I found a neglected bunny on the side of the road! Help!

Discussion in 'Other Pets & Livestock' started by wyandotte102, Nov 17, 2019.

  1. wyandotte102

    wyandotte102 In the Brooder

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    So driving home I saw a rabbit sitting on the side of the road. He was black and white and fluffy, and looked like a pet bunny. I went back and picked him up, and he literally jumped into my arms. I took him home and, under the instruction of my friend who has a pet rabbit, put him in a small puppy cage with coastal hay and shavings and a small dish with water. He is very skinny and has extremely long nails, and is dirty because he was in the ditch. It is super cold tonight and didn't want to rinse him. I left him in my shed with a heat lamp and a few pieces of fresh, rabbit-safe lettuce from my garden. I think he also has a little mange on his ears. Super cuddly and affectionate, but is skinny and neglected. I think someone abandoned him off on the side of the road, because he is definitely not wild. Despite that, he is bright-eyed and attentive, and even ate a little lettuce. He is cleaning himself a lot. I have never had a bunny, and have no idea what to do with him (and I checked, he is boy, and not fixed either). Anyone out there to help me with him? He is not eating any more and I haven't seen him poop or drink.
     
  2. sylviethecochin

    sylviethecochin Free Ranging

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    If it's cold and he was in a ditch, it's likely he's not thirsty. Free-range rabbits usually get enough water from grass that they aren't really concerned about drinking otherwise. It's also possible that he was raised drinking from a water bottle, and isn't sure how to go about drinking out of a tub. That happens.

    Rabbits, like chickens, are really very cold-tolerant. I don't think you need to worry about a heat lamp.

    Rabbits need hay more than they need feed (an ounce of feed per bunny per day being considered quite sufficient by many breeders) and a lot of lettuce is not good for them (large amounts lead to liver spots). Dandelions are better, if you have access to them.

    You want grass hay for a male rabbit. Orchard is good, Timothy's good. Alfalfa is bad. It's better for nursing mothers, because there are more minerals in it, which can lead to kidney stones in bucks.

    Bunnies can be litter-trained, and it sounds very much as though you have a former house-bunny on your hands. Just a thought.
     
  3. oldhenlikesdogs

    oldhenlikesdogs Great Horny Toads

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    I too wouldn't use a heat lamp. Bunny pellets and hay as mentioned is the best diet. I never feed lettuce.

    Sure would love to see pictures. :)
     
  4. Eggscaping

    Eggscaping Enjoying Life!

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    Bless you for your kindness!! How lucky both you and the bunny are for doing this. Bunny for not being left outside to be hit by a car, or killed by a predator, and you because, well...good karma for your willingness to help a fellow creature! Please do give us pictures!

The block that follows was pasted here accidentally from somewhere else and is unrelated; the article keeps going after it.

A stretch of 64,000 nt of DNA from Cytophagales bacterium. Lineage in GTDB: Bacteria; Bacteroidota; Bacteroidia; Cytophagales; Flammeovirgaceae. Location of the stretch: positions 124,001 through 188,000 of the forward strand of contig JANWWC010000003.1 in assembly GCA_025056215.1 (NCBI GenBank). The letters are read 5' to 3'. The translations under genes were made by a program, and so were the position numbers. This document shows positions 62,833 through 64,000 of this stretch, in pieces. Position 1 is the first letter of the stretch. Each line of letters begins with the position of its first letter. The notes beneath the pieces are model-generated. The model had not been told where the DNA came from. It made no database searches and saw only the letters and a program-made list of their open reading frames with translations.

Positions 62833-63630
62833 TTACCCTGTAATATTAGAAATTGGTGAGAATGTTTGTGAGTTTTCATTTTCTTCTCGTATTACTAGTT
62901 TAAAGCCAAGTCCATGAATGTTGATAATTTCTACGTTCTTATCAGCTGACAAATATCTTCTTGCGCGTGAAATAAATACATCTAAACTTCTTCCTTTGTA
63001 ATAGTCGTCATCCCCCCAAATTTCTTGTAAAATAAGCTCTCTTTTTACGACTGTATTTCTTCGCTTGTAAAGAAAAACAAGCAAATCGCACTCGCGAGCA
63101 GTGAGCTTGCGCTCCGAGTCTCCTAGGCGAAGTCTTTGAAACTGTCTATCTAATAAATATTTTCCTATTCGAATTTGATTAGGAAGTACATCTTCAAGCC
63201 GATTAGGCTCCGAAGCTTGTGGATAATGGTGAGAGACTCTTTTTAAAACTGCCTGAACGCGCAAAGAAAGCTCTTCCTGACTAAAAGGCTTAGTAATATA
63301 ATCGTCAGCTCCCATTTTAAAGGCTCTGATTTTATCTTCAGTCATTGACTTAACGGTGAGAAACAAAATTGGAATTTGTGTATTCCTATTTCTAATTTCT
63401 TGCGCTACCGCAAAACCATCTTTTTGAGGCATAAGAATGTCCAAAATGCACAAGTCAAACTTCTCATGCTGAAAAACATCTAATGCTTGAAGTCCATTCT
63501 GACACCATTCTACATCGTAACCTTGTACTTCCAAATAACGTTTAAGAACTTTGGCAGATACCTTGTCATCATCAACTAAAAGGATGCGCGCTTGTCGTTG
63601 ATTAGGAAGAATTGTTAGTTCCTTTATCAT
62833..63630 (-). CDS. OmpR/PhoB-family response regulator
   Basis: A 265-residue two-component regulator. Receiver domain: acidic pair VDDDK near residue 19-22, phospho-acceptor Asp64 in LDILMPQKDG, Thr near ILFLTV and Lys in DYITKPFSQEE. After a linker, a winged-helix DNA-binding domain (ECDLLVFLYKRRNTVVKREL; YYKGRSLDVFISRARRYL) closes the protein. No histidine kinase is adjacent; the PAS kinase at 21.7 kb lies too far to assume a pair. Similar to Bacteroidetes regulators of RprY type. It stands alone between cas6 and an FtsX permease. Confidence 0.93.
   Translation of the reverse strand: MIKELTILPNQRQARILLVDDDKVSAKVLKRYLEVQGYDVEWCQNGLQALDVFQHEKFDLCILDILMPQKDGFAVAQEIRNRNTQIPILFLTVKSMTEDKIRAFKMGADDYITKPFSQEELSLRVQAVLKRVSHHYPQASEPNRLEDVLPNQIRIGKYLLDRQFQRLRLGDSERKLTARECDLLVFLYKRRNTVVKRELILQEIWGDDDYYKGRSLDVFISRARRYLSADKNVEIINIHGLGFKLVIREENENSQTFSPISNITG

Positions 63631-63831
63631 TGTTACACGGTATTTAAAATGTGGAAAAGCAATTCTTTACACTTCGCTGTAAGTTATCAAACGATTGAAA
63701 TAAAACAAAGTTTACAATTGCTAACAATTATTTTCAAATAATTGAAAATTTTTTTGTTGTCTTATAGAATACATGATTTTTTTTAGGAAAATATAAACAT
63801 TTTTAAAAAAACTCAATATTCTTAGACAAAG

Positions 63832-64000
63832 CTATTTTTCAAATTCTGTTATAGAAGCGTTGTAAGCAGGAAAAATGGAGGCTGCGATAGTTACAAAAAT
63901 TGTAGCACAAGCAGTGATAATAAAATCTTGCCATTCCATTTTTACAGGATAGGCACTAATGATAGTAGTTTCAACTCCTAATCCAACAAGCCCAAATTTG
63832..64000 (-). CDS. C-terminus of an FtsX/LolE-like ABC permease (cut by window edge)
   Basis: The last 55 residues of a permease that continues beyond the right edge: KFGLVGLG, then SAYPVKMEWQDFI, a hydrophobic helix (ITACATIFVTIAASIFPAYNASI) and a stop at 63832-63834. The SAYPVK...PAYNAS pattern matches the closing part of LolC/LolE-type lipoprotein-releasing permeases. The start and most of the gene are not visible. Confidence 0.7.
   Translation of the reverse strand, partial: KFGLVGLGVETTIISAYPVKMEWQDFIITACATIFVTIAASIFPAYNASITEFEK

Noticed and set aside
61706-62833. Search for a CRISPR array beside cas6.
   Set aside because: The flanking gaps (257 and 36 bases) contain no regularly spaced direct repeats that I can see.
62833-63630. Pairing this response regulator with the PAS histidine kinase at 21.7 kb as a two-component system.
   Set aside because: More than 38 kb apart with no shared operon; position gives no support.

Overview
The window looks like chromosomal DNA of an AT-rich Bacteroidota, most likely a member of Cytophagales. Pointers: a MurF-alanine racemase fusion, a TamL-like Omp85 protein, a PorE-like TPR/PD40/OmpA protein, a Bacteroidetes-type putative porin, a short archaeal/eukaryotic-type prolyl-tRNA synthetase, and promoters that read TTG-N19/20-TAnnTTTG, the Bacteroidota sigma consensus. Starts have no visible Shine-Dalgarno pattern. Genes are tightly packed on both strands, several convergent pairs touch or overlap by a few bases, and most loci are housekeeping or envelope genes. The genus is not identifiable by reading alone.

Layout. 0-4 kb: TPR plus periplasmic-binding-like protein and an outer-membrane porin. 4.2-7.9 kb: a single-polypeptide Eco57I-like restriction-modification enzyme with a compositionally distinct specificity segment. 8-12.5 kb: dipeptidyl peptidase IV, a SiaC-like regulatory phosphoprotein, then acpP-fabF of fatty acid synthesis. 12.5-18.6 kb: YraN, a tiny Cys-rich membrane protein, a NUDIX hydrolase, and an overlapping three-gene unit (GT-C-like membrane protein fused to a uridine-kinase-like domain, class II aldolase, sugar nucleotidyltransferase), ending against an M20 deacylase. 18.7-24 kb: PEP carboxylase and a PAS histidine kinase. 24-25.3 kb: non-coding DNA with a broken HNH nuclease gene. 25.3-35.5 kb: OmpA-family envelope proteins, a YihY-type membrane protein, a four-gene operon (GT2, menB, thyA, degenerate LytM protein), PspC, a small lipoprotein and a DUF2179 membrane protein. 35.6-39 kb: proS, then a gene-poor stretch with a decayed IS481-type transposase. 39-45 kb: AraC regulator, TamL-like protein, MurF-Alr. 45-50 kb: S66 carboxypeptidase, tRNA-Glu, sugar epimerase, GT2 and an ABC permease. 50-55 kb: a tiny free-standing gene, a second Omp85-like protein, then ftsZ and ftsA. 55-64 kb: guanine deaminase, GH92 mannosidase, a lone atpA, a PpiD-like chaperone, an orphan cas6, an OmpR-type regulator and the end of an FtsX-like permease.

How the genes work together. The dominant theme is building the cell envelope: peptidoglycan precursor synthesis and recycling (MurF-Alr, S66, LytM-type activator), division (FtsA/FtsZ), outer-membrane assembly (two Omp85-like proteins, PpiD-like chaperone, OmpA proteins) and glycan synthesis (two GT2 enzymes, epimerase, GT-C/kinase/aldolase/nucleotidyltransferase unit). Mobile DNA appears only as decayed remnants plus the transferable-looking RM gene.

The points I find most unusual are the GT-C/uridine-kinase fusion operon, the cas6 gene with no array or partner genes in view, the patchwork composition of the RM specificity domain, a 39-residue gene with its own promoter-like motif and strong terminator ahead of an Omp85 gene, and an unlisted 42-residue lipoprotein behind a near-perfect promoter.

5. wyandotte102

    wyandotte102 In the Brooder

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    Update: He is doing okay. He ate the rest of the lettuce and a very tiny piece of banana (many online forums said that they were simple and basic for bunnies). He practically inhaled it. First thing tomorrow morning I will go get rabbit pellets from the feed store. Anything else I can feed him in the meantime? And what about cleaning him? He took care of his face and ears, but his belly is still muddy. Also thought I would mention that he was shaking just a little, even with the heat light.
     
  6. oldhenlikesdogs

    oldhenlikesdogs Great Horny Toads

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    The mud it will groom off itself. I wouldn't try to wash it. Rabbits also will eat grass, greens, and browse like willow branches. Since you are in Florida you may still be able to pick some stuff for him to eat.

    Shaking isn't always from being cold. It could be stress. Keep his diet simple as rabbits can get stomach problems when stressed, or a change in diet. He may just be reacting to his new situation.
     
  7. sourland

    sourland Broody Magician

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    You mentioned a problem with his ears. If there is scaleyness/crustiness in his ears he may have ear mites.
     
  8. Folly's place

    Folly's place Crossing the Road

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    If at all possible, get him to a veterinarian who sees rabbits soonest, to sort out what problems he might have. Internal and external parasites are very likely, given his previous lack of care.
    Good for you for taking him in!!!
    Bunnies are very cute and can be great pets, if not for you, for another person.
    Mary
     
  9. AltonaAcres

    AltonaAcres Songster

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    If he is shaking he may be in shock. Leave him alone until he acclimates!
     
  10. wyandotte102

    wyandotte102 In the Brooder

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    From your reply and pictures on the internet, I think he does. He also has a hole/puncture scar in his left ear; it looks like something bit him a while ago, probably a dog.
     

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